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Dillingham Airfield: Wikis


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Dillingham Airfield
Airport type Public
Operator Hawaii Department of Transportation
Location City and County of Honolulu
Elevation AMSL 14 ft / 4 m
Coordinates 21°34′46″N 158°11′50″W / 21.57944°N 158.19722°W / 21.57944; -158.19722 (Dillingham Airfield)Coordinates: 21°34′46″N 158°11′50″W / 21.57944°N 158.19722°W / 21.57944; -158.19722 (Dillingham Airfield)
Direction Length Surface
ft m
8/26 9,007 2,745 Asphalt
Statistics (ending 12/30/2006)
Operations 68,553
Based aircraft 57
Source: Federal Aviation Administration[1]

Dillingham Airfield (IATA: HDHICAO: PHDH) is a regional airport of the State of Hawaii. It is located in the City and County of Honolulu on the North Shore of Oʻahu near the Mokulēʻia CDP.

Most flights originating are general aviation for skydiving or glider operations. It is primarily used as a recreation facility, a base for gliding, hang gliding and parachuting.

Military operations consist largely of night operations for night vision device training.



As a general aviation joint-use facility, the airfield has one runway, a UNICOM tower, powered aircraft and glider hangars, and a tie down area for recreation aircraft. Jet-A and Avgas are available in a self-serve facility ultilizing credit cards for payment. There were plans to extend the taxiway to the end of the 26 runway, but funding was delayed. Air traffic, unless approved prior by the US Army, is limited to daytime operations by general aviation and sport parachuting operations. Although the largest users on the airfield are the sport parachuting operations, the State of Hawaii refuses safety improvements.


Two Schweizer SGS 2-32s used for tourist flights, Dillingham Airfield Oahu, 1993

Dillingham Airfield is part of a centralized state structure governing all of the airports and seaports of Hawaii. The official authority of Dillingham Airfield is the Governor of Hawaii. He or she appoints the Director of the Hawaii State Department of Transportation who has jurisdiction over the Hawaii Airports Administrator.

The Hawaii Airports Administrator oversees six governing bodies: Airports Operations Office, Airports Planning Office, Engineering Branch, Information Technology Office, Staff Services Office, Visitor Information Program Office. Collectively, the six bodies have authority over the four airport districts in Hawaii: Hawaii District, Kauaʻi District, Maui District and the principal Oʻahu District. Dillingham Airfield is a subordinate of the Oʻahu District officials.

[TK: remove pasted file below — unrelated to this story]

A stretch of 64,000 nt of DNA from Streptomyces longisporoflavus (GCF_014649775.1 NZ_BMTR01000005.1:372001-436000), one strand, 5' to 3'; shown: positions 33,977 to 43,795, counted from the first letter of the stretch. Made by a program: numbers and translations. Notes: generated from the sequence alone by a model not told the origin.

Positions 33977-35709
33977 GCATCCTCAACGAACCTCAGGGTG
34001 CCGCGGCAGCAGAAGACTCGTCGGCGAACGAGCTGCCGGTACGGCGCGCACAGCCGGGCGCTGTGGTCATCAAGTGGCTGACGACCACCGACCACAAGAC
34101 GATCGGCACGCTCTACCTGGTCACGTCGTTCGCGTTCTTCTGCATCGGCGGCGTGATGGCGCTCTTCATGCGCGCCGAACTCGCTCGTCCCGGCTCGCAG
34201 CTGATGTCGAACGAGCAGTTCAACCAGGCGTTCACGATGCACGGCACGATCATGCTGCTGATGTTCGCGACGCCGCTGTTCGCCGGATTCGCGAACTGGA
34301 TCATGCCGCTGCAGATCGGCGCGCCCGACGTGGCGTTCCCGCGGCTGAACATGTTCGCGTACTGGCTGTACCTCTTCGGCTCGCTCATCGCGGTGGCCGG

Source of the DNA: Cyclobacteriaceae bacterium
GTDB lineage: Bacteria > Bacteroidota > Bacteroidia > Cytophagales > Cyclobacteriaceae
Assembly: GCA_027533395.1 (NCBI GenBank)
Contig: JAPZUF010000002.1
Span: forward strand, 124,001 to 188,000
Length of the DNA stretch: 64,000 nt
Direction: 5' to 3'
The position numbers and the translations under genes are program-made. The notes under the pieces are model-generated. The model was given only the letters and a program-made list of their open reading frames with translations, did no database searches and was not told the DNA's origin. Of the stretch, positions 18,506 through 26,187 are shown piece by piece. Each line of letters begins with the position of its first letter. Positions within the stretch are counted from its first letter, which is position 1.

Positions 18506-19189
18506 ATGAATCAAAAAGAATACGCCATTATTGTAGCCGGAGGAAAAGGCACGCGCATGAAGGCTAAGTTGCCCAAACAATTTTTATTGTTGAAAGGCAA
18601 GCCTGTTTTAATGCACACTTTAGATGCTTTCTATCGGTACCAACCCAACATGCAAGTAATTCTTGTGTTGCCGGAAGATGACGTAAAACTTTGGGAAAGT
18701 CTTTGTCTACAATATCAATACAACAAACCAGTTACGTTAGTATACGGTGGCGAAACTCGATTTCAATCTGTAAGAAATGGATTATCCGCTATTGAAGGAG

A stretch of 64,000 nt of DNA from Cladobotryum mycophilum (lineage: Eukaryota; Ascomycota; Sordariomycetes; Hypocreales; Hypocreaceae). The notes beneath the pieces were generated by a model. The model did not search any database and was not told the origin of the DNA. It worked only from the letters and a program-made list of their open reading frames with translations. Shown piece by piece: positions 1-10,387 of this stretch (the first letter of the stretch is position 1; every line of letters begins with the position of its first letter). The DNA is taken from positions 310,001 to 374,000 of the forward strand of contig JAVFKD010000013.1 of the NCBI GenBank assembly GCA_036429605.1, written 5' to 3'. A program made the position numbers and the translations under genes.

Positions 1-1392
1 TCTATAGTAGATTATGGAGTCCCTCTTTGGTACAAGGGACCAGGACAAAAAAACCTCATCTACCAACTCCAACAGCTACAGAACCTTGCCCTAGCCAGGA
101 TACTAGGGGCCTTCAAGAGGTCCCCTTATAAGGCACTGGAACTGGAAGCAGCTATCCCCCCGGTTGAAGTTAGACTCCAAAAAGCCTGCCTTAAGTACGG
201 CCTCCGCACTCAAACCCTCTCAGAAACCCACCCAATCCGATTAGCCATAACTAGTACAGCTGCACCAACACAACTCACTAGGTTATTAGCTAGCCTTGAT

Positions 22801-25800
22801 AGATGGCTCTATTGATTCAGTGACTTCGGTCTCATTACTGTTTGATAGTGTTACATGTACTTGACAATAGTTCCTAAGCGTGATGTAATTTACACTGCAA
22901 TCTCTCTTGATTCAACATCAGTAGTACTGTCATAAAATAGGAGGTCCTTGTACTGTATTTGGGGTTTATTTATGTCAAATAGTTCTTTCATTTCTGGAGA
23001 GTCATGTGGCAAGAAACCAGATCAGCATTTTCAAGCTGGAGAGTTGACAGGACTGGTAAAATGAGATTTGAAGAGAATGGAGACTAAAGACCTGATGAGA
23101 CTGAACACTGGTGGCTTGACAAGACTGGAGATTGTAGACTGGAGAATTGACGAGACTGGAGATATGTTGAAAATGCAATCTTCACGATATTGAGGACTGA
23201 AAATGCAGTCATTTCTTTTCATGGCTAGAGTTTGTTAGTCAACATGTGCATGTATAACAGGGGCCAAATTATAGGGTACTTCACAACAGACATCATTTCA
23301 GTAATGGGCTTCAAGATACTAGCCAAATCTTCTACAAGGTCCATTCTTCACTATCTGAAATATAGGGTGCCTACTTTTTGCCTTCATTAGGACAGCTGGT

A communications station called Camp Kawaihapai was established here in 1922 on 67 acres (27 ha) along the Oahu Railway and Land Company line. In the 1920s and 1930s, the railroad transported mobile coast artillery to the site. By 1941, the Army leased additional land and established Mokulēʻia Airstrip. Curtiss P-40 fighters were deployed at North Shore airstrips at Kahuku, Haleʻiwa and Mokulēʻia when the attack on Pearl Harbor took place. Aircraft taking off from nearby Haleʻiwa destroyed several attacking aircraft.[2]

The runway was paved, extended to 9,000 feet (2,700 m) long, and a crosswind runway added from 1942-1945. By the end of World War II, Mokulēʻia Airfield could handle B-29 Superfortress bombers. In 1946, the Army acquired an additional 583 acres (236 ha). In 1948, the airfield was inactivated and renamed Dillingham Air Force Base in memory of Captain Henry Gaylord Dillingham, a B-29 pilot who was killed in action over Kawasaki, Japan on July 25, 1945. Captain Dillingham was the son of Walter F. Dillingham and grandson of Benjamin Dillingham who founded the railroad which evolved into Hawaiian Dredging Company and the Dillingham Corporation.[2]

Nike Missles were installed in the 1950s, but were obsolete by 1970. In the 19070s the base was transfered from the Air Force back to the Army, and over time the state has negotiated leases for general aviation use. In the 1980s hangers, a tower, and a fire station were built.[2]


The TV Series Lost has filmed several scenes at Dillingham Airfield, due to its remote location close to the North Shore, where the series is primarily filmed.[3] The fuselage from Oceanic Airlines flight 815 is also stored at Dillingham, and is transported to the beach when needed for filming.[4]


  1. ^ FAA Airport Master Record for HDH (Form 5010 PDF)
  2. ^ a b c "Dillingham Field". Hawaii Aviation archive of historic photos and facts. State of Hawaii Department of Transportation, Airports Division. Retrieved 2009-11-17.  
  3. ^ Lost filming locations
  4. ^ Fuselage on "Lost" web site

External links



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